Photo Credit: Carl Johnson

Making the Drive to McCarthy, Alaska

Carl Johnson

By Carl Johnson

Photographer/Owner, Alaska Photo Treks

Carl Johnson Mc Carthy 0809 MCRD AK 1067

The Kuskulana River Bridge rises 280 feet over the river.

It’s a town with only 35 year-round residents in one of Alaska’s most remote locations you can drive to. But the seven-hour trip from Anchorage to McCarthy is worth it for the scenery and history. As an outdoor and nature photographer living in Anchorage, McCarthy had long been on my bucket list, and one summer, my wife and I decided to go.

Getting There

Alaska has some famously difficult drives. The 852-mile drive from Anchorage to Deadhorse, for example, takes a solid two days, with half the time spent on the Dalton Highway, which is mostly unpaved (though well-maintained, thanks to a high volume of commercial traffic).

But the trip to McCarthy is a bit more challenging. The section from Anchorage to Chitnina, via Glennallen, is easy enough, as the road is paved. It’s also spectacular. Drive through Chitina in the summer and you can see massive fish wheels at work on the Copper River, along with expansive views from the Kuskulana River Bridge, which rises 280 feet over the river.

And then you hit the unpaved McCarthy Road. Built on the rail road bed of the defunct Copper River and Northwestern Railway, the road remains full of railroad spikes and other debris that can wreak havoc on tires. National car rental companies don’t even allow travelers to drive their cars here (though local companies do).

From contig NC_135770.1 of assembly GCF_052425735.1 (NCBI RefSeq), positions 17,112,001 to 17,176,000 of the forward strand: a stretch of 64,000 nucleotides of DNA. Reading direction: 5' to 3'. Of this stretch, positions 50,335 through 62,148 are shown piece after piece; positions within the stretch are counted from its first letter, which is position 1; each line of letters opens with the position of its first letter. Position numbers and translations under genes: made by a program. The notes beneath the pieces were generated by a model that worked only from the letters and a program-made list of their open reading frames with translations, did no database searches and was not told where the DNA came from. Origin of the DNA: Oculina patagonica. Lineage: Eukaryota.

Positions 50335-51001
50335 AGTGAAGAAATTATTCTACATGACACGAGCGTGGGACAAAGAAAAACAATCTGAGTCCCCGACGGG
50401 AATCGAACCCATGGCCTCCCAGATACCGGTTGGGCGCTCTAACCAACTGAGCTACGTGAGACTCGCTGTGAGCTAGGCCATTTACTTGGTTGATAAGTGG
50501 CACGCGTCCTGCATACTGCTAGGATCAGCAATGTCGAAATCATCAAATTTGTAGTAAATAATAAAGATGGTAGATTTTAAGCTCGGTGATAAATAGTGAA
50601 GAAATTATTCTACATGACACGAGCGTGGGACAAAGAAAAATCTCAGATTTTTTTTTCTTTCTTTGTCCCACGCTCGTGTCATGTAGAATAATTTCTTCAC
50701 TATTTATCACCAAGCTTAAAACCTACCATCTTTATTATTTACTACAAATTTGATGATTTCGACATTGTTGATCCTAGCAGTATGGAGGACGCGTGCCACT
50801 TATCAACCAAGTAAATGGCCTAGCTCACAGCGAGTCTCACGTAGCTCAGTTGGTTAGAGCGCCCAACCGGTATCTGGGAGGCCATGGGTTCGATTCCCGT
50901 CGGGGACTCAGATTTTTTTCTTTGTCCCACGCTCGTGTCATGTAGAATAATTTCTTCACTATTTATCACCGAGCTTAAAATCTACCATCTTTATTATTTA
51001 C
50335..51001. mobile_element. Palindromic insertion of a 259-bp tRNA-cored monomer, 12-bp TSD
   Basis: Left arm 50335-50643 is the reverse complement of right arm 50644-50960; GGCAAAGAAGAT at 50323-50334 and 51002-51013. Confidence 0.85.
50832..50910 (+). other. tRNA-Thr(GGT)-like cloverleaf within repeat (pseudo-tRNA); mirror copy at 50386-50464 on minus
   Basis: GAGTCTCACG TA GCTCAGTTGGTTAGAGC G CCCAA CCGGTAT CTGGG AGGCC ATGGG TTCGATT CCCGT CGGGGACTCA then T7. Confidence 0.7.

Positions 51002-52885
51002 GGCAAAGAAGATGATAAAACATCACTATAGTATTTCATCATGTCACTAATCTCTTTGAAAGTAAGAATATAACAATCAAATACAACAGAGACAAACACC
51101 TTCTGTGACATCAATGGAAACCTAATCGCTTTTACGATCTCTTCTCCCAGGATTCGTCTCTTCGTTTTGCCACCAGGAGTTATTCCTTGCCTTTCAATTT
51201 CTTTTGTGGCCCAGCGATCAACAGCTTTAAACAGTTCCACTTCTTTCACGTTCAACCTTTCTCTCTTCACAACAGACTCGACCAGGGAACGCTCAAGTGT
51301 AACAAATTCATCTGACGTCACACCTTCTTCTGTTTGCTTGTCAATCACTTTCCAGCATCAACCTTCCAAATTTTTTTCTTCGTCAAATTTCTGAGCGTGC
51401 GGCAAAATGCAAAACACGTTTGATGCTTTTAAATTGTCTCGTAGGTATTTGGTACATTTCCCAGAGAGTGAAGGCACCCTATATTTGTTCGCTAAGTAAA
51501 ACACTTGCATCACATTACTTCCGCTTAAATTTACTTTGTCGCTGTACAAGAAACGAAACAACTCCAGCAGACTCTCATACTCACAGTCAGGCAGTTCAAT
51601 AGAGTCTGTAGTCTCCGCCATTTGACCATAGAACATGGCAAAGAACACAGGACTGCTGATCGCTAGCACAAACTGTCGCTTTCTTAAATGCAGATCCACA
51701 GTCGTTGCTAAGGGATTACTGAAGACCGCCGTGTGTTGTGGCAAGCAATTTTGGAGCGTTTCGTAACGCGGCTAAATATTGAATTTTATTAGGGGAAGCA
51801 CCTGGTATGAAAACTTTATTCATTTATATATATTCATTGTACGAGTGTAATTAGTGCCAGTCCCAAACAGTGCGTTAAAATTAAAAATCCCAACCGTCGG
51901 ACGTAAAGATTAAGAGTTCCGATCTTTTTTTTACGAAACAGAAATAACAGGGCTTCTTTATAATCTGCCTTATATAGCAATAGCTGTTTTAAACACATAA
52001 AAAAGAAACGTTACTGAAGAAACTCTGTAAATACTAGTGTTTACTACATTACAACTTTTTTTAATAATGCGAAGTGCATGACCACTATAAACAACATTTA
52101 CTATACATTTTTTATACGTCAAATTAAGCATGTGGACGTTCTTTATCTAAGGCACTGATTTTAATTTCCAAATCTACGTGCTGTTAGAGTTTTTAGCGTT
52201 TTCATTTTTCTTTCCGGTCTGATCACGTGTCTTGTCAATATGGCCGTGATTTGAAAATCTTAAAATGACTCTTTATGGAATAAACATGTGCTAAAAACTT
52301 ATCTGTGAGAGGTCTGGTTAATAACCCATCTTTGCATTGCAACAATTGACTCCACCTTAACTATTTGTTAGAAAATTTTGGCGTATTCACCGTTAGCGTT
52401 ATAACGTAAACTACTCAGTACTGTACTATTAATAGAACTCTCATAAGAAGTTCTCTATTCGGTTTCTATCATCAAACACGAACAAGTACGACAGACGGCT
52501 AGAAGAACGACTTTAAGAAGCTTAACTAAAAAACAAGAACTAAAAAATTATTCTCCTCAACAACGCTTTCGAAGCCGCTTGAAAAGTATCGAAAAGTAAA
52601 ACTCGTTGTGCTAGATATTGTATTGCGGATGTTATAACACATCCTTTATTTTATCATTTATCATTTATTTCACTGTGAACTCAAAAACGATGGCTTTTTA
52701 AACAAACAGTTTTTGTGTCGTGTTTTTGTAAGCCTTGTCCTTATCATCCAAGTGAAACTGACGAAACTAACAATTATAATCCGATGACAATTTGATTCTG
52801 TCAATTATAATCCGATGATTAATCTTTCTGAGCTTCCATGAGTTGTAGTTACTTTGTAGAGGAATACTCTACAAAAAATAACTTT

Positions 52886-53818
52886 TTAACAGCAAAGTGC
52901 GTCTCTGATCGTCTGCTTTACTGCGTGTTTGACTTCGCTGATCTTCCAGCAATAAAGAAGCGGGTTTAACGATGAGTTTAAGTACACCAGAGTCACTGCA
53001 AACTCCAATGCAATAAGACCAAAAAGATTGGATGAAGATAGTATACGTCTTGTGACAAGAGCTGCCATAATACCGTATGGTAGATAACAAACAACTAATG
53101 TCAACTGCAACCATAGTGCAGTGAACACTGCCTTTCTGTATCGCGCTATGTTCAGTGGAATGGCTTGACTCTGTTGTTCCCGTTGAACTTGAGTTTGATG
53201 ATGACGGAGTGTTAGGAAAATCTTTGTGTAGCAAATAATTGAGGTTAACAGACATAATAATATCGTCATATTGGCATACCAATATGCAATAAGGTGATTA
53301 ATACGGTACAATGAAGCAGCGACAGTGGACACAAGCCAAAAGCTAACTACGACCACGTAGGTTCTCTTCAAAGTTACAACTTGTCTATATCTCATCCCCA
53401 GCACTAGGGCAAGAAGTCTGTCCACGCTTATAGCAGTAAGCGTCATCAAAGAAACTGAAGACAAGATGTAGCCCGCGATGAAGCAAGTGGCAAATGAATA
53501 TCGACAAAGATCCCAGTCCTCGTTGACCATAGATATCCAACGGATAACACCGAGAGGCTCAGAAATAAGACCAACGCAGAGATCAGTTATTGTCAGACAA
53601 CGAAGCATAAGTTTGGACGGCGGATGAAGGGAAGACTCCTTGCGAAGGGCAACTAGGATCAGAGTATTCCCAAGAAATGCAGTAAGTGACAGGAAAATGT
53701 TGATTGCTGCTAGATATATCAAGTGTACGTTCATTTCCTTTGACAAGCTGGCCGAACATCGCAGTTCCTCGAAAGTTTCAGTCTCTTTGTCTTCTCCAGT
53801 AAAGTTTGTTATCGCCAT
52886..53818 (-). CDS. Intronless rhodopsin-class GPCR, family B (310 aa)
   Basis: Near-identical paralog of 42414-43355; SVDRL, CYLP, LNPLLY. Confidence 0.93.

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A photo exhibition featuring portraits of McCarthy locals.

This occasionally treacherous path stretches for 60 miles within Wrangell St. Elias National Park. You’ll pass the Gilahina Trestle, which originally spanned 890 feet; though crumbling from age and neglect, it’s still an impressive structure.

The road ends about a mile away from McCarthy, at a bridge designed only for pedestrian traffic. Be prepared to walk or bike your way into town from there.

Full of Culture and History

When walking around in McCarthy, you get a sense of the frontier aspects of quintessential small-town Alaska life. Old cabins, a historic hotel, and some modern businesses make up this cluster of a community with no local government. During my visit, there was an outdoor photo exhibition featuring portraits of locals. The quality of the portraits was extraordinary, and a surprising thing to find.

We caught a tour that provided transportation over to the Kennecott Copper Mine, located five miles from McCarthy. Kennecott is a stunning location, from the buildings with fading red paint to scenic views of the rugged Wrangell Mountains and sprawling Kennecott Glacier.

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It also has a fascinating history. First operational in 1911, the Kennecott Copper Mine produced 4.625 million tons of copper ore until declining copper prices in the 1920s led to the mine’s closure in 1938. The boom and bust nature of the mine was specifically mentioned in the speech delivered by Bob Bartlett to the Alaska Constitutional Convention in 1955 as “typical of a 19th-century Robber Baron philosophy.”

But whatever the town’s history, it’s a marvel to view today—a favorite site for photographers and travelers alike.


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